from Political News
Judith Glassgold, the president of Division 44, also urged gay psychologists to oppose any attempts by conservative groups to de-fund sexual orientation or sexuality studies conducted by the National Institutes of Health (NIH).
In her editorial, Glassgold says that Division 44 has contacted the APA's Public Policy office to urge them to lobby against President Bush's Defense of Marriage Amendment. In addition, she has encouraged gay psychologists to build allies inside the APA and also with outside gay, bisexual, lesbian, and transgendered communities.
She noted that Division 44 is building relationships with Division 19, the Military Psychology section of the APA in order to "oppose unfair and discriminatory policies together."
Dr. Glassgold also observed that the Executive Committee's meeting in Chicago (March, 2004) was to be devoted to a discussion of military issues, family protections and rights, as well as transgender issues.
Transsexual Psychologist Urges Change In DSM
In a separate article in the Division 44 Newsletter, a male-to-female transsexual doctor, writing under a pen name, expressed his hope that someday the Diagnostic and Statistical Manual would be changed to normalize transsexualism.
Madeline H. Wyndzen states: "As a psychologist and transsexual, I find that the mental illness label imposed on transsexuality is just as disquieting as the label that used to be imposed upon homosexuality." He said he looked forward to the day when his children will think that it was "unfathomable that I was once diagnosed and treated for 'Gender Identity Disorder.'"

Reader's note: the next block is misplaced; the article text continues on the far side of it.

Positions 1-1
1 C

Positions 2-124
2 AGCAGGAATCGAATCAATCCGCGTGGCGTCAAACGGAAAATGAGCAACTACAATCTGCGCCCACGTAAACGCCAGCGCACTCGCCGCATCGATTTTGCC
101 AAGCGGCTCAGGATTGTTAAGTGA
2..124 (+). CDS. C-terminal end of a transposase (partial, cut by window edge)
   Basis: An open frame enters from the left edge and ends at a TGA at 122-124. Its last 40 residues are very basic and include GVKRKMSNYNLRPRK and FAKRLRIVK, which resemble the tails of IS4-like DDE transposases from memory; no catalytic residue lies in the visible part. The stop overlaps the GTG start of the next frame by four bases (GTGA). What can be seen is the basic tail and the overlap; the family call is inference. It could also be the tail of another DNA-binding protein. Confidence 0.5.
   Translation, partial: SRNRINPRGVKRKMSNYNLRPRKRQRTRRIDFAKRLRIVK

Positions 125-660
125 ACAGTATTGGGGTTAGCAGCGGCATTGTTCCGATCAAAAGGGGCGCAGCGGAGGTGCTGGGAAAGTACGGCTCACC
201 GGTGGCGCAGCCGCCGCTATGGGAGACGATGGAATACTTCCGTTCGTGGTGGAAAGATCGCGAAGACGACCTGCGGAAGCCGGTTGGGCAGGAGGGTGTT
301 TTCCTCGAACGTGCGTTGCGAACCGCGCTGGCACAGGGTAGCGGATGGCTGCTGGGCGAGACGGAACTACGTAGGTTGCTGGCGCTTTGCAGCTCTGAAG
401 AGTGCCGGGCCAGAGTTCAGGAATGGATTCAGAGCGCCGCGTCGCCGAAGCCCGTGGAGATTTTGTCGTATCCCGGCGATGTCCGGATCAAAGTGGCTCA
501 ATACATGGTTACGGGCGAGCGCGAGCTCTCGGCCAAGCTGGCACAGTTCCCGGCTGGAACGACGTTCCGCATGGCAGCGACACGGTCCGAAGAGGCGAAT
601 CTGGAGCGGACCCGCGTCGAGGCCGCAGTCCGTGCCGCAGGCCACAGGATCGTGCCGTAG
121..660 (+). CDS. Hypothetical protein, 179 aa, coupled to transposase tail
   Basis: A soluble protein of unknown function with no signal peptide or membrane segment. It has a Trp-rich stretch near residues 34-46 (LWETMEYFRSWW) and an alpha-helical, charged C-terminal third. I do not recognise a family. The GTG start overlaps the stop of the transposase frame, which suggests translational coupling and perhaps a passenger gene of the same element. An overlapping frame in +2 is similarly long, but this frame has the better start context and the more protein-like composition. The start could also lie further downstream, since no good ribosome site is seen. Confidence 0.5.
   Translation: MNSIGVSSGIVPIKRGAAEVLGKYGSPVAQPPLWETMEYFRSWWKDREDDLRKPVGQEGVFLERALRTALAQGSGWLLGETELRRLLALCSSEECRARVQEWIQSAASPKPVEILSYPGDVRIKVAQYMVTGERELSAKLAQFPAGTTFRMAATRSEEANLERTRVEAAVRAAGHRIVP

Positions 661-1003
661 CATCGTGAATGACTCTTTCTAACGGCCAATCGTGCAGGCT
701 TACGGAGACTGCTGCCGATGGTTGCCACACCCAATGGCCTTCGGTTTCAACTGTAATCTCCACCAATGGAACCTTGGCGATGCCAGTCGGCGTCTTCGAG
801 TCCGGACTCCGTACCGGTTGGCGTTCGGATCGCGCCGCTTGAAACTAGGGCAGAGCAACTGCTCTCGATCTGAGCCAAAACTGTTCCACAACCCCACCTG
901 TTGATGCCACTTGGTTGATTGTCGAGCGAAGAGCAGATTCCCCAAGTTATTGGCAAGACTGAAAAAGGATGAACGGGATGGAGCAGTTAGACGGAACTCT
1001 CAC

Heterosexuality "No Longer Normative"
Division 44 head Dr. Glassgold wrote a second essay in the newsletter which dealt with the use of psychoanalysis and other philosophies to "reformulate" psychoanalysis and reorder society's view of reality.
According to Glassgold, "Psychoanalysis has evolved and modern psychoanalysis no longer sees heterosexuality as normative and no longer views sexual and gender varieties as pathological; as a result, psychoanalysis and LGBT psychology do not have to be at odds, and can actually be allies."
Glassgold says that psychoanalysis, united with postmodernism and social constructionism, "provides very powerful theories to understand reality; however this potential has yet to be fully realized."
She continues, "Social change as well as new and fluid models of gender and sexuality can evolve from psychoanalytic understanding. Some of the strengths of modern psychoanalysis are its rejection of predetermined goals, its embracing of psychic creativity, and respect for an individual's agency in self-realization."